We’ve done it better this summer. Big earners like Barton and Wright-Phillips have been moved on, they’ve loaned out Steven Caulker who they might like to have kept, they tried to sell Leroy Fer but he failed his medical, they’d have sold Sandro if they could have got him back in the country in time, and Austin and Phillips would have gone too if any of their suitors had talked less and met the stated asking price. Coming in, we’ve walked away from some deals – Southend wanted too much for Daniel Bentley so we signed Alex Smithies instead – and we’ve refused to get involved in a wage war with others – your own Tim Ream for example. There’s also £10m of Raheem Sterling money to factor in.
But having surprisingly not received an offer at the asking price for Phillips or Austin, we’re probably still over the limit. A promotion would therefore be useful. If not, what’s the worst? A transfer embargo? I’m being facetious of course but it might actually do us some good, going by how awful we’ve been in the transfer market prior to this summer.
CC: This is the first time that I can remember Brentford, QPR, and Fulham all being in the same division. I'm sure it's happened before, but I haven't had the time to do the research as to when. When a QPR supporter ranks the rivals which team is the biggest rival? You can throw Chelsea into the mix as well if you like.
LFW: Chelsea, it always will be. The few Chelsea fans from pre-2000 understand why as well, the newcomers all see us as the little club down the road and think their main rivals are Arsenal, Liverpool and so on but they’ve had a couple of nasty shocks from QPR on the field in recent times – Chelsea one of the few Premier League teams we’ve done consistently well against during our most recent stays in the top flight.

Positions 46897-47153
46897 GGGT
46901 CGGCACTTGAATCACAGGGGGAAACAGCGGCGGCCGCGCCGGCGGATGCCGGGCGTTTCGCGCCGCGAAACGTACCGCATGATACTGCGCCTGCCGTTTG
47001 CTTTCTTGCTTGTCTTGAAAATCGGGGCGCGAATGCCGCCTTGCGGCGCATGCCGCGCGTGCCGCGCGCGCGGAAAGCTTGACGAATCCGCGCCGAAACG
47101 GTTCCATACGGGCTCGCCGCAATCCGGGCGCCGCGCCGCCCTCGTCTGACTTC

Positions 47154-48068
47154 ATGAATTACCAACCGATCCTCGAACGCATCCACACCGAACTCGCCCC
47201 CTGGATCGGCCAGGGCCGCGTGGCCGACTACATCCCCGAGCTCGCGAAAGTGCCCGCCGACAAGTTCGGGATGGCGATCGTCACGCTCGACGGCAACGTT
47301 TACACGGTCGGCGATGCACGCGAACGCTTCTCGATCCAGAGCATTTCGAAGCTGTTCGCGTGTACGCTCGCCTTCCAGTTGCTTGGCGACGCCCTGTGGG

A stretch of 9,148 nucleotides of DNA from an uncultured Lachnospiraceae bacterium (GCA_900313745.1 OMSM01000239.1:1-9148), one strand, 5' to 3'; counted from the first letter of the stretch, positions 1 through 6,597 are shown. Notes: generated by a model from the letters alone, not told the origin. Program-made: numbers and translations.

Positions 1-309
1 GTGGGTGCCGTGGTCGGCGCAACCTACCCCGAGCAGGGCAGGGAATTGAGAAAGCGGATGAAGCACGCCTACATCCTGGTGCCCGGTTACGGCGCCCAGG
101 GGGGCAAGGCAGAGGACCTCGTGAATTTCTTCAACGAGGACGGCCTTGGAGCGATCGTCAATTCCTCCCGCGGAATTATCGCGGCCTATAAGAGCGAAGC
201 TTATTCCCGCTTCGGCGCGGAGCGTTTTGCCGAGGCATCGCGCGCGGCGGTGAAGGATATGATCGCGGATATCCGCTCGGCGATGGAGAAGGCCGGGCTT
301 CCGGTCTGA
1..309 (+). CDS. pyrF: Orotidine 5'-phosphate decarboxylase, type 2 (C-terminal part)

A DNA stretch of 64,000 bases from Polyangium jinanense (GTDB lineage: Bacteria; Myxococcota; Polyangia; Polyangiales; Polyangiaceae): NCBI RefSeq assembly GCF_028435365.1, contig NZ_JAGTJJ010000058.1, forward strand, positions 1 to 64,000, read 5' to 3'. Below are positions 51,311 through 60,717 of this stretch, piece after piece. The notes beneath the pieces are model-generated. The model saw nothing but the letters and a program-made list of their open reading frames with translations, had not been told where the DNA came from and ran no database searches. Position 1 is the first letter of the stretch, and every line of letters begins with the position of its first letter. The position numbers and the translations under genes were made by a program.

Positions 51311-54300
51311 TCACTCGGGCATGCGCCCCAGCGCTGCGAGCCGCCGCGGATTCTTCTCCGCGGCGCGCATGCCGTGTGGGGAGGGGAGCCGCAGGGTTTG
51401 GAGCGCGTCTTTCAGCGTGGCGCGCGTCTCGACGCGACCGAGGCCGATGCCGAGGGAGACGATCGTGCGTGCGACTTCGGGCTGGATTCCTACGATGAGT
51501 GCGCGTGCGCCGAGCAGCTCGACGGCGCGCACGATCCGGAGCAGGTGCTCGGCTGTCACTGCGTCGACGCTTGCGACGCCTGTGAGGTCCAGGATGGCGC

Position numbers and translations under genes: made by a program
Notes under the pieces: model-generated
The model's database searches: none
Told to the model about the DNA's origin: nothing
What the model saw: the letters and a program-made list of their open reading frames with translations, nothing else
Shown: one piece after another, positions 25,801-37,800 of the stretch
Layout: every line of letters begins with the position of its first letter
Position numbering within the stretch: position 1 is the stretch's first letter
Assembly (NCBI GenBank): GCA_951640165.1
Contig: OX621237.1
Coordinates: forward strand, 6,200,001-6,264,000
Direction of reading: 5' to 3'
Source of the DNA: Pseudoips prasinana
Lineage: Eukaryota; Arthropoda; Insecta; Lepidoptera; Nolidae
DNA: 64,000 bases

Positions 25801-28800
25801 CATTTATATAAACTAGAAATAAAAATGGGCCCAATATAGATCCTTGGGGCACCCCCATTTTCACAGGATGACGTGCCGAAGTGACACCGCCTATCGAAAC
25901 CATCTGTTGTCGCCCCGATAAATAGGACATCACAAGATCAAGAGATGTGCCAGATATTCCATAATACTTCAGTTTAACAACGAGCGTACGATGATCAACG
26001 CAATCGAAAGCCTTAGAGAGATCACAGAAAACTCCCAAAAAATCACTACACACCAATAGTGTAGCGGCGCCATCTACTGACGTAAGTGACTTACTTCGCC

Brentford absolutely hate us, historical thing going back to a merger attempt in the 1960s. They sing anti-QPR songs at matches, but a lot of QPR fans quite like them and used to go to Brentford home matches when QPR were away back in the day. Still, I’m sure they’ll be very excited when we go there on a Friday night next month.
As I’ve said, Fulham don’t really fit when it comes to hatred and rivalry. It’s local, we’ll be well supported, we’d love to win, but there’s just not that animosity there as there is with Chelsea. As I’ve said, this comes from a lack of fixtures between the two teams I think. Fulham’s support has grown a lot over the last 15 years – that’s not a dig, it’s a fact – and those newcomers will know regular QPR fixtures so maybe dislike us as a local derby thing. QPR’s support has hovered between 10,000 and 17,000 at home games pretty constantly for 30 years, and Fulham haven’t really figured too often on the radar in that time.
CC: Finally, could you predict a lineup and score line?
LFW: Robert Green in goal; back four of James Perch, Nedum Onuoha, Gabrielle Angella and Paul Konchesky; two deep lying midfielders Karl Henry and then either Daniel Tozser or people’s champion Ale Faurlin; three ahead of that Massimo Luongo, Tjaronn Chery and Matt Phillips; Charlie Austin lone striker.
We’ve been conceding a lot and scoring a lot generally, so I’ll say 2-2.